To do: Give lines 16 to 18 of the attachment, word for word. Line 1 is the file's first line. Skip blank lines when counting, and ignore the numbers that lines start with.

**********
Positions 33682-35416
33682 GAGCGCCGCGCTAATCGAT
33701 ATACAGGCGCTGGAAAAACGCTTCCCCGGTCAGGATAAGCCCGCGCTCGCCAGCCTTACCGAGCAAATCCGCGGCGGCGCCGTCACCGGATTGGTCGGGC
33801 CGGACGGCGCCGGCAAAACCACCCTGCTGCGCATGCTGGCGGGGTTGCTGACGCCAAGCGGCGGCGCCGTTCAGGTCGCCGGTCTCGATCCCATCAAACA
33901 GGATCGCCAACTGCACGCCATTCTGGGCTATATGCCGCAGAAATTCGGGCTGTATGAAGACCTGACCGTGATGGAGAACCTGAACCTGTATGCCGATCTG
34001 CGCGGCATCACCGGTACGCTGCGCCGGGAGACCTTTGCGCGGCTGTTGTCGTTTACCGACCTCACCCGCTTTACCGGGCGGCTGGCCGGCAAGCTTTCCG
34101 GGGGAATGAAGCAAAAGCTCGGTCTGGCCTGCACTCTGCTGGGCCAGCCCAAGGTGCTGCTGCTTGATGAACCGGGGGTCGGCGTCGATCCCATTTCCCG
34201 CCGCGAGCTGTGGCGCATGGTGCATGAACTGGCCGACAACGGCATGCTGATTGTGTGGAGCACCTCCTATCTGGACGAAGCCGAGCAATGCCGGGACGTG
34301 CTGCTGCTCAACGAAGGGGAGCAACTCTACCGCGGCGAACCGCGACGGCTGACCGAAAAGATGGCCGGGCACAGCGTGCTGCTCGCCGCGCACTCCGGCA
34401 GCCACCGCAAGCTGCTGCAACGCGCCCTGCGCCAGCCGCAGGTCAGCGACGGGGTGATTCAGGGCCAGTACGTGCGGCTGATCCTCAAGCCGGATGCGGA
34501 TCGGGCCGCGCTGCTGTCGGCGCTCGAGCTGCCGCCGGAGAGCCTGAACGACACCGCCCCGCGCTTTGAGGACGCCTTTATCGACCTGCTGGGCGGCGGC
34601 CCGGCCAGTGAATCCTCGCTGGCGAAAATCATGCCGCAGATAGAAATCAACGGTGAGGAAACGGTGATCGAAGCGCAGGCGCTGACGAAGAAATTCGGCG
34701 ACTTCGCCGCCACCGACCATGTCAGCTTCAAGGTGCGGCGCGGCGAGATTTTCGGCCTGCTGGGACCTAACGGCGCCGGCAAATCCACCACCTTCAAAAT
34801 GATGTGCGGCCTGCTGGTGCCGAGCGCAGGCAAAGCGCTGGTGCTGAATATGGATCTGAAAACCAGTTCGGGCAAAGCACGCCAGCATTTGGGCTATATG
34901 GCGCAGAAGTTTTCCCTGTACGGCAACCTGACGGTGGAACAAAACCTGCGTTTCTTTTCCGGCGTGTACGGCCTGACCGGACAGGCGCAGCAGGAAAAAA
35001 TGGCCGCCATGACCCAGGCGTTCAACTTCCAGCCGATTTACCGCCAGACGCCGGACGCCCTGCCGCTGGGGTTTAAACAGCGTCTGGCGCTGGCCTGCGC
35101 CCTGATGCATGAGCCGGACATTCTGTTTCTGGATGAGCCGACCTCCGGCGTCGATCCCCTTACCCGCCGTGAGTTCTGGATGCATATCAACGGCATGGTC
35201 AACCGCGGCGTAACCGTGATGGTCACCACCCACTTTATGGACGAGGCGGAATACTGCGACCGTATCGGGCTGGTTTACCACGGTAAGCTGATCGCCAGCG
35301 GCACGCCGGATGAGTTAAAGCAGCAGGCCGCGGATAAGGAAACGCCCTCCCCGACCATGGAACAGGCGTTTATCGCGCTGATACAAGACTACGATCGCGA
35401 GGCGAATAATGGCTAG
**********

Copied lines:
35001 TGGCCGCCATGACCCAGGCGTTCAACTTCCAGCCGATTTACCGCCAGACGCCGGACGCCCTGCCGCTGGGGTTTAAACAGCGTCTGGCGCTGGCCTGCGC
35101 CCTGATGCATGAGCCGGACATTCTGTTTCTGGATGAGCCGACCTCCGGCGTCGATCCCCTTACCCGCCGTGAGTTCTGGATGCATATCAACGGCATGGTC
35201 AACCGCGGCGTAACCGTGATGGTCACCACCCACTTTATGGACGAGGCGGAATACTGCGACCGTATCGGGCTGGTTTACCACGGTAAGCTGATCGCCAGCG